Network Rail warns of climate change risk to rail network

Network Rail has said that climate change poses an increasing threat to the rail network and that this is accelerating the deterioration of some of its underlying infrastructure.

In its third 'Adaption Report', Network Rail sets out the progress made from 2016 to 2021 on making the network more resilient to extreme weather conditions caused by climate change and what further actions can be taken as these events increase in frequency.

The impact of the changing climate has been increasingly evident in recent years, with the railway suffering more frequent and more severe extreme weather events, the report states.

Weather trends also point towards an increased frequency of extreme drier periods, followed by prolonged and extreme wet weather, in the coming years.

These factors accelerate the “deterioration of earthworks and put pressure on drainage systems and other rail infrastructure,” the report said.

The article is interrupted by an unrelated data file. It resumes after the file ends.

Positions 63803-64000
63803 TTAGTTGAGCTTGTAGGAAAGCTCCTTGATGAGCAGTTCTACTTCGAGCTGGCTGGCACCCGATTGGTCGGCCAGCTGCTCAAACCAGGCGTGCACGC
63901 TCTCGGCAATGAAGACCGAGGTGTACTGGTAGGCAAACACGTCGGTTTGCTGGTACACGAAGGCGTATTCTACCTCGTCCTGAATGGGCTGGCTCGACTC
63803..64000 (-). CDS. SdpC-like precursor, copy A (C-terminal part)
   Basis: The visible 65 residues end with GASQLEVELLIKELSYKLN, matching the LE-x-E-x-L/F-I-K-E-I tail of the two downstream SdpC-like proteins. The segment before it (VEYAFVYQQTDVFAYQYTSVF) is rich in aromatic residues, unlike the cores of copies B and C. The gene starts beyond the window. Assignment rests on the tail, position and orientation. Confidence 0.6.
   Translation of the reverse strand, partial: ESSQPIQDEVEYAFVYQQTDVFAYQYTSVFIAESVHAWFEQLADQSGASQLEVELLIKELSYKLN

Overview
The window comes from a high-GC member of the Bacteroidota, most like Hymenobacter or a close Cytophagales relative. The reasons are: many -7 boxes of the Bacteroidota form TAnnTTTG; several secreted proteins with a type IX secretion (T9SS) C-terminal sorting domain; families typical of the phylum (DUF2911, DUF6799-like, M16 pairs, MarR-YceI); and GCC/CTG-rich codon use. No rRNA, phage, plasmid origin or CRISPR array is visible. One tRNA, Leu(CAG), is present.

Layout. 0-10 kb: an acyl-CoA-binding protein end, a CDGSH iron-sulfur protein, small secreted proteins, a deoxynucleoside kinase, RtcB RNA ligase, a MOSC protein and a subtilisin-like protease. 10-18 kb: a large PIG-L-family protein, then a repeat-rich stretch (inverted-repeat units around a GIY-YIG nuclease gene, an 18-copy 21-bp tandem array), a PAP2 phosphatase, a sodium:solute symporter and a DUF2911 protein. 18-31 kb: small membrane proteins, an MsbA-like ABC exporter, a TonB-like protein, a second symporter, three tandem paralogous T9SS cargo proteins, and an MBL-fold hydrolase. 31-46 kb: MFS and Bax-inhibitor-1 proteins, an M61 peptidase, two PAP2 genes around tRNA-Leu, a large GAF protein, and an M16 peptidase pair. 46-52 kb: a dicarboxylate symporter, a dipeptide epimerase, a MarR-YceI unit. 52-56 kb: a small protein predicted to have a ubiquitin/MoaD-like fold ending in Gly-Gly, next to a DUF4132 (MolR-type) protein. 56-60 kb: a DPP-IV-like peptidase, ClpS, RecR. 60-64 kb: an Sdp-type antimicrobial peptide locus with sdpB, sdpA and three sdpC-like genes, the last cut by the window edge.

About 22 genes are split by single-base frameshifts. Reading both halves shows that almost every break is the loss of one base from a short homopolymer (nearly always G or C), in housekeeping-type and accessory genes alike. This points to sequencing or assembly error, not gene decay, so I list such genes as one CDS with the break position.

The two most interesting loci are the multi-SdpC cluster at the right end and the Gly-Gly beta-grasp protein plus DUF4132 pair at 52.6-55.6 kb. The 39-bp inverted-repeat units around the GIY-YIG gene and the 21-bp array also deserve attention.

Network Rail has deployed a 'Weather Risk Task Force', which is collecting data to help it improve its future response to extreme weather events.

Between 2006 and 2021, the report calculated that weather-related incidents caused over 322,000 delay events, totalling around 26 million total minutes of delay. It also cost train firms over £1bn in resulting compensation payments.

The report added that while not all incidents are correctly attributed to weather, the figures used are likely to be conservative estimates, with the actual cost being much higher.

Andrew Haines, chief executive of Network Rail, said: “Climate change is having an undeniable impact on our infrastructure and the effects are forecast to be greater still in the coming years. More infrastructure failures would mean delays for passengers and our freight partners who move thousands of tonnes of goods across the country by rail.

“As the greenest form of large-scale transport, its critical we can continue delivering low-carbon travel to customers. While there is no silver bullet to making our railway more resilient to the effect of climate change, the action plan outlined in this report demonstrates the progress we are committed to making.”

Network Rail has already committed to sticking to United Nations' targets to help limit global warming to 1.5°C. By the end of 2021, half of its suppliers were also making attempts to reduce their carbon footprint.

Sign up to the E&T News e-mail to get great stories like this delivered to your inbox every day.

Recent articles